Foods imported into the United States from Mexico must be produced consistent with U.S. standards, and the Food and Drug Administration works closely with Mexican government regulators to help ensure these foods are safe and fit for U.S. consumption.
To support this regulatory work, and to help facilitate communication with its Mexican counterparts, the FDA, through its Office of International Programs, (OIP) established a local office in Mexico City in 2010. The Mexico office is part of the agency’s Latin America Regional Office (LAO). FDA also has offices in other parts of the world, including China, India, and Europe.
The Office of International Programs champions the FDA’s global work to help ensure the quality and safety of products for all Americans. OIP’s approach supports five key goals.
  • Advance cooperation and communications with regulatory agencies abroad;
  • Strengthen global regulatory systems;
  • Collect and share certain intelligence and information of public health importance;
  • Use global data networks and analytics; and
  • Achieve operational, workforce and organizational excellence.
For instance, ever since President Obama signed FSMA into law in 2011—changing the U.S. food safety focus from responding to food contamination to preventing it—the Mexico office has participated in, and organized, outreach events and conferences to inform stakeholders about FSMA and the proposed rules for its implementation. Delivering more than 40 presentations in the past two years alone, the office consistently updates and shares important information with Mexican authorities and industry groups.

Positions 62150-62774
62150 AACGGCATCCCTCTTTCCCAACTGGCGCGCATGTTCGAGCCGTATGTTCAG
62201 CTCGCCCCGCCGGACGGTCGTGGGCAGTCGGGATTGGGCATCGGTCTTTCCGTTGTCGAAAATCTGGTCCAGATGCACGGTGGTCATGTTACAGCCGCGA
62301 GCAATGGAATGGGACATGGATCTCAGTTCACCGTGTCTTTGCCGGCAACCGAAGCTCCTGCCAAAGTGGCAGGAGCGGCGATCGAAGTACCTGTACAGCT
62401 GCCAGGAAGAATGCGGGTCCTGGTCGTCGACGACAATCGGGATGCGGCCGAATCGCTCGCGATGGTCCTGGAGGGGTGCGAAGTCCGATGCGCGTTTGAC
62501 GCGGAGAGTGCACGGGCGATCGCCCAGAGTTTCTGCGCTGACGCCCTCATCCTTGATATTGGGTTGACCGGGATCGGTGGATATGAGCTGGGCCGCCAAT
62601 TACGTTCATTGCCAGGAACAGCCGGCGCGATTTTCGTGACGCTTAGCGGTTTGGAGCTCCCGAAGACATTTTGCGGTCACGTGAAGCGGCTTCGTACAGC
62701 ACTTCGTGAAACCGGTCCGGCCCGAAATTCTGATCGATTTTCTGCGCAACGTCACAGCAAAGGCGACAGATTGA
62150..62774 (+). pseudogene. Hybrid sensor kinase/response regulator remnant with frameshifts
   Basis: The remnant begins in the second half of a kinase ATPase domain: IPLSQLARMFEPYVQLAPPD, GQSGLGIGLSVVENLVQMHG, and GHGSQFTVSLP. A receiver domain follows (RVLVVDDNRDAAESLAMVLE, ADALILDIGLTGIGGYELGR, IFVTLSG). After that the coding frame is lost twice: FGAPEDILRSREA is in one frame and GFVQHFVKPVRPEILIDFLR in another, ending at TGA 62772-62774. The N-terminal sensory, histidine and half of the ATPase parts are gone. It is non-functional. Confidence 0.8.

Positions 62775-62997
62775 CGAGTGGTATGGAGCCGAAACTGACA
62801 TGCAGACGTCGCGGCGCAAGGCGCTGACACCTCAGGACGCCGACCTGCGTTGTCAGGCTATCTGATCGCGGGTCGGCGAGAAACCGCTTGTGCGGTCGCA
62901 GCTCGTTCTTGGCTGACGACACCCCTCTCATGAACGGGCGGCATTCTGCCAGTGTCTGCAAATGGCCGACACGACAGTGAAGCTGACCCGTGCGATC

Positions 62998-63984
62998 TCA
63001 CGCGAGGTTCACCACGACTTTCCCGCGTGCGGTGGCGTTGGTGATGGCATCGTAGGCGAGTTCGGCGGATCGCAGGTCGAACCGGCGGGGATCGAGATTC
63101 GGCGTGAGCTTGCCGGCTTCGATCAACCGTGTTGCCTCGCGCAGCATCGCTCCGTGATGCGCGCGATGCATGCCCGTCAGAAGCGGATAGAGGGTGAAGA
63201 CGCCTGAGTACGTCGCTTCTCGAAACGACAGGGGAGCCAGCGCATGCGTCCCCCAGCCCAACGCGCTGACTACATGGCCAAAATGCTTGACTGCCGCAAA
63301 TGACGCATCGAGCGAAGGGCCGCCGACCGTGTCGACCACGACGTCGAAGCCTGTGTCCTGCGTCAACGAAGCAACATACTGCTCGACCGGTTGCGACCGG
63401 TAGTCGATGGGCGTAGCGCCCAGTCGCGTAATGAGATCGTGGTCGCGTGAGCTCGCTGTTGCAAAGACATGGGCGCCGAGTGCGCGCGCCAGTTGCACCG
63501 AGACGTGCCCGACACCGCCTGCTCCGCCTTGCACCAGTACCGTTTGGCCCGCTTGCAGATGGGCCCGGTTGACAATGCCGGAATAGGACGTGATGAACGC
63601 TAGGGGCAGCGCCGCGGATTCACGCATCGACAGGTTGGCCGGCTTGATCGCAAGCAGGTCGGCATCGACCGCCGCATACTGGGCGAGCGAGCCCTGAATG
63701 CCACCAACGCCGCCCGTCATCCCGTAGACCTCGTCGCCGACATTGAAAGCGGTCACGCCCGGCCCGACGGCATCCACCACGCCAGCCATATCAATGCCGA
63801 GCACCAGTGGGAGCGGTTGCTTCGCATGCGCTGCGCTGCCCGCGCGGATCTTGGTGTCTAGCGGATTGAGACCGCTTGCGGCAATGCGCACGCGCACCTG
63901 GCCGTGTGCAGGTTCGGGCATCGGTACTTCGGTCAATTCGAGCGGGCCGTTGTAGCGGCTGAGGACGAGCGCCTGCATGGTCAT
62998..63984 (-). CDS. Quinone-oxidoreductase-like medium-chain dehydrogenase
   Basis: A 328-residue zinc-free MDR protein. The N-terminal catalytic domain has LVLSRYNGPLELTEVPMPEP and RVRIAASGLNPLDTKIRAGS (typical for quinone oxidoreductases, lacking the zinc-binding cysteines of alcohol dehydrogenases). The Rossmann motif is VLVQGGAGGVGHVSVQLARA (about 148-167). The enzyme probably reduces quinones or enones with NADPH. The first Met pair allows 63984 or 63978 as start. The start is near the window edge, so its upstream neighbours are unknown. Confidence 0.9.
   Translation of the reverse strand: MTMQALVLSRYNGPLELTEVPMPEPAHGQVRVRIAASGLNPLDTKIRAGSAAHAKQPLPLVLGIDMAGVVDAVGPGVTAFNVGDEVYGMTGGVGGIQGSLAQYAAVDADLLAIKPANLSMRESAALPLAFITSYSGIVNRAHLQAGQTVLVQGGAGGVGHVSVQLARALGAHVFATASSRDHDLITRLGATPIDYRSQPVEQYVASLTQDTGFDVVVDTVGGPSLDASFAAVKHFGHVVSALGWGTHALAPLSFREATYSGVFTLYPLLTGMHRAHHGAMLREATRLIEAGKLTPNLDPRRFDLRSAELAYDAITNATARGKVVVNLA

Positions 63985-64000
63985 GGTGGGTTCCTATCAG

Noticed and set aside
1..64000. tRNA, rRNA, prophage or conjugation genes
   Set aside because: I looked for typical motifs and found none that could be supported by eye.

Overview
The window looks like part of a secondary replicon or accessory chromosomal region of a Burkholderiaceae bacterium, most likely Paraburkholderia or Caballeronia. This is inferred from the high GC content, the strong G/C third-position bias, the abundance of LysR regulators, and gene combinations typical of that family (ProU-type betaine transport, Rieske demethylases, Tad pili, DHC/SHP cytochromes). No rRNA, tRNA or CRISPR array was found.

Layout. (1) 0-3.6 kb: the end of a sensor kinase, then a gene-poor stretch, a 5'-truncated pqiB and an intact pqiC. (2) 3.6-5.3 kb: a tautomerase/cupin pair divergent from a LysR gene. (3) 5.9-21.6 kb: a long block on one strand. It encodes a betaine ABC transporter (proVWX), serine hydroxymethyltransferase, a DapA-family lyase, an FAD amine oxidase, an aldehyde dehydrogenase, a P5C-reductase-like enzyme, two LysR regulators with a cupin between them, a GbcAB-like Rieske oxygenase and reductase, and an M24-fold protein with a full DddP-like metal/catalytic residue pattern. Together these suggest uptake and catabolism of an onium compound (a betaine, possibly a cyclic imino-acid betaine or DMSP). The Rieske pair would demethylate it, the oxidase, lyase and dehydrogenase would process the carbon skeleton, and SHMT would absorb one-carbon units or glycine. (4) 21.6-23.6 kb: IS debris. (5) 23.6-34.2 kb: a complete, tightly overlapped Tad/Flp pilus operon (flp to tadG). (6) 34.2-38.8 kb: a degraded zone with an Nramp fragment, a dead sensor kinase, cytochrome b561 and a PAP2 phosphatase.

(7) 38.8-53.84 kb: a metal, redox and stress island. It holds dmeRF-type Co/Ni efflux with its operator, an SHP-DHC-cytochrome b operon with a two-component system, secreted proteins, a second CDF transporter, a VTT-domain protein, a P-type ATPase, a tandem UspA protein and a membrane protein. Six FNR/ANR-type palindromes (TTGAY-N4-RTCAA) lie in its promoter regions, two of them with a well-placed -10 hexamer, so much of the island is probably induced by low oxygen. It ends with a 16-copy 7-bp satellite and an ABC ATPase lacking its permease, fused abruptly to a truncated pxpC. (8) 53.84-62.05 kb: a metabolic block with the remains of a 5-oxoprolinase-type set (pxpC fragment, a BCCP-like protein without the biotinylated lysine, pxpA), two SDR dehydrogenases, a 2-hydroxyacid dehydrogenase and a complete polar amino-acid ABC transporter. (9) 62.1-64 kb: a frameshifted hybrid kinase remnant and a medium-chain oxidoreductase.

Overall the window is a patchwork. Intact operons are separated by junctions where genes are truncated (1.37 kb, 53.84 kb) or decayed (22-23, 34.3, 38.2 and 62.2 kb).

Recently, the office helped to facilitate communications surrounding the first official trip of FDA Commissioner Margaret A. Hamburg, M.D., to Mexico. She and other FDA leaders—including Michael R. Taylor, J.D., Deputy Commissioner for Foods and Veterinary Medicine—participated in a series of meetings with officials of the Mexican government and industry in order to strengthen the agency’s cooperation with its regulatory counterparts.
The Commissioner also signed a Statement of Intent announcing the FDA-Mexico Produce Safety Partnership, which focuses on preventive practices and verification measures supporting compliance with produce safety standards, guidelines and best practices. With this new partnership in place, FDA expects to help improve the safety of fruits and vegetables for consumers on both sides of the border.
“The process of importation is complicated,” Ross explains. “There’s a huge volume of trade between Mexico and the United States in general—not just for FDA-regulated products—and it’s been growing rapidly and substantively since the signing of the North American Free Trade Agreement (NAFTA) 20 years ago.”
Ross and his staff continue to make strides in improving communication between FDA and its Mexican counterparts. “Our goal right now is to make sure the Mexican authorities are aware of changes implemented under FSMA, and that we are aware of their food safety law amendments. Our presence in Mexico enables us to talk regularly and frequently with our counterparts and stakeholders about key issues related to the products FDA regulates,” he says.
“This communication helps us respond quickly and collaboratively when issues are identified, supporting FDA’s mission to protect and promote the public health,” Ross notes. “In addition, these efforts have resulted in the Mexican government pursuing regulatory actions against its own domestic products based on information we provided.”

Sources:  The Hill 

No comments :

Post a Comment